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Richard Blais on his cookbook deal and more ‘Top Chef’ cookbook news

Credit: Concentrics Restaurants

Credit: Concentrics Restaurants

Atlanta has been well represented on Bravo TV’s Top Chef shows. Now three of our own Top Chef stars — Richard Blais, Hugh Acheson and Kevin Gillespie — are capitalizing on their national exposure with cookbooks.

Top Chef All-Stars winner Richard Blais announced his cookbook deal on his Facebook page last week. He wrote, “BIG NEWS, as promised!! I’m so excited for you all to see this book…” The book deal is with Clarkson Potter, an imprint of the Crown Publishing Group at Random House, Inc. and is scheduled to be released in November 2012.

According to a press release, the book “will feature Blais’s signature style—a creative and often quirky approach to cooking and food.” I had a chance to speak with Richard about his cookbook and asked him about the “quirky” label. He tells me the use of the word is a move away from the “mad scientist or crazy chef” terminology. To him, quirky means doing “something unique and somewhat different or off the beaten path. It’s someone who takes an idea and twists it using interesting ingredients.”

I was curious about the book’s intended audience. Will it rely on molecular gastronomy techniques and specialty equipment that would preclude many home cooks from using the recipes? Richard tells me, “It is most important for me to release something that has application for everyone from the restaurant chef, restaurant manager, the cook who watches Top Chef or the serious home cook. As I develop recipes, I have the home cook in mind.” The book will, however, include tips for how to take a recipe “to the next level” with some of the more advanced techniques for which Blais is known.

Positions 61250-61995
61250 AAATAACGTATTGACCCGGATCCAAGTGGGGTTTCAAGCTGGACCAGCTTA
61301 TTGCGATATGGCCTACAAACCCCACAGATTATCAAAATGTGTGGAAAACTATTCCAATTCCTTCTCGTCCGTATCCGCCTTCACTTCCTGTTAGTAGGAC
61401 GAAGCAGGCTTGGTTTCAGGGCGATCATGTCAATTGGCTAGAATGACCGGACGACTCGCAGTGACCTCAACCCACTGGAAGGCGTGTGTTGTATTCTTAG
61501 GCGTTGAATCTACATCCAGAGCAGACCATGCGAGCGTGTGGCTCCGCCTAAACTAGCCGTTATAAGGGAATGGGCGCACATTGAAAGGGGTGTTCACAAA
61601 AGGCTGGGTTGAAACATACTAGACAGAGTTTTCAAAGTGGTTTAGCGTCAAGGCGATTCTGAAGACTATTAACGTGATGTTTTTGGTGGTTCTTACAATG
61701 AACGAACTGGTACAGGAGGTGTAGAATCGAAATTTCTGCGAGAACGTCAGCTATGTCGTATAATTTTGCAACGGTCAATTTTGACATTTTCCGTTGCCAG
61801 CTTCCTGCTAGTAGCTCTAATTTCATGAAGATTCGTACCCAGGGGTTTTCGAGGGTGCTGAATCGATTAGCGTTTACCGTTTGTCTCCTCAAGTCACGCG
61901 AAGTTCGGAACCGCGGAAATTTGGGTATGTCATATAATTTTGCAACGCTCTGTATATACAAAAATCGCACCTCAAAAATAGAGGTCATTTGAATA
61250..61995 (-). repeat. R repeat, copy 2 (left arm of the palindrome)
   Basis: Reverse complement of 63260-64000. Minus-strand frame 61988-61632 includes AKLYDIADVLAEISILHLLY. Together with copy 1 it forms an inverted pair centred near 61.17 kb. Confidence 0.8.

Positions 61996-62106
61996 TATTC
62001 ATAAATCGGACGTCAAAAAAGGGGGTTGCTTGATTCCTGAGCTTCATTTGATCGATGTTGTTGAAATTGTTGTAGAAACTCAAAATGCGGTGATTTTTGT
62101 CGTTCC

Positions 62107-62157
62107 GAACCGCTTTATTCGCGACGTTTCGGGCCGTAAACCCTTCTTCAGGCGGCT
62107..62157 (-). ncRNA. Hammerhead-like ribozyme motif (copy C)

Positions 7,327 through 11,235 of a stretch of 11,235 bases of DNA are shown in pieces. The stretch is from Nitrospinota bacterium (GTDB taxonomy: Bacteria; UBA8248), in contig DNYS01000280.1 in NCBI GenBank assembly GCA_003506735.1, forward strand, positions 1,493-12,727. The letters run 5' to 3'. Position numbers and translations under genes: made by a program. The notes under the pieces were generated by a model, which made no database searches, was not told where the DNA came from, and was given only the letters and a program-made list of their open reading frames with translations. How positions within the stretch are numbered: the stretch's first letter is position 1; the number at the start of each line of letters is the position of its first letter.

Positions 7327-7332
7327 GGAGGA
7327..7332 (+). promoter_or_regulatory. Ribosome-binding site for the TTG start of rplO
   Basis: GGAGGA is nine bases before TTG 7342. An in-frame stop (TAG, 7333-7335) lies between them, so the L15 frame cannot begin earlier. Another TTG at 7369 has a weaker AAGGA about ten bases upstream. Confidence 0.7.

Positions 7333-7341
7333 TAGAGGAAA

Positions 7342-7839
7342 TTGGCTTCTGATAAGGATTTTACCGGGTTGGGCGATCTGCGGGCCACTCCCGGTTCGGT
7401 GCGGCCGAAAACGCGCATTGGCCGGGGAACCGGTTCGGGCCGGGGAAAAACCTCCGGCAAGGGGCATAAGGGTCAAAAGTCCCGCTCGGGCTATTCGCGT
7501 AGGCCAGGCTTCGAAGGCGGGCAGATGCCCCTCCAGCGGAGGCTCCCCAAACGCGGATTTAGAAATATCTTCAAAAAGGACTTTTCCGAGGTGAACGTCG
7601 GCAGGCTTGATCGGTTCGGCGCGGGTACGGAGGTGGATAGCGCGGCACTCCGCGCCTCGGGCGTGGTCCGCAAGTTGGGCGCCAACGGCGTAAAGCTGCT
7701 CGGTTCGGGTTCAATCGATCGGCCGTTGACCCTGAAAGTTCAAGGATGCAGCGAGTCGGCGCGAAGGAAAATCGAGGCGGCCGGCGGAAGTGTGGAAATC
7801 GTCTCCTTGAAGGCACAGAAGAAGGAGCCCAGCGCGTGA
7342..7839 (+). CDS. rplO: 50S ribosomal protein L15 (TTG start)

Richard admits that he could have put out a cookbook a few years ago but that until now, he “never felt ready to tell the whole story.” He calls himself an “aspiring writer” and says he is writing the text for the book himself. “If you’re outside of Atlanta, you might not know my whole story. So, the book will be laced with short stories that will segue into recipes.” (As an aside, if you’ve never read the “Knife’s Edge” pieces he’s written for Creative Loafing, you should. Here’s one I particularly enjoyed.)

courtesy of Clarkson Potter

courtesy of Clarkson Potter

We have two more reasons to be excited. Top Chef Masters alum Hugh Acheson and Top Chef Season 6 finalist Kevin Gillespie both have cookbooks in the works, as well. The first of these to hit the shelves will be ”A New Turn in the South: The Cuisine of Hugh Acheson” ($37.50 hardcover). Available on 10/18/11, it will contain 120 recipes and 100 color photographs, also being published by Clarkson Potter. The book will present a modern take on Southern cuisine, which is influenced by Acheson’s French culinary training and an emphasis on sourcing local ingredients. According to the Clarkson Potter website, “It is a visual and culinary record of the South that is both current and bound to tradition.”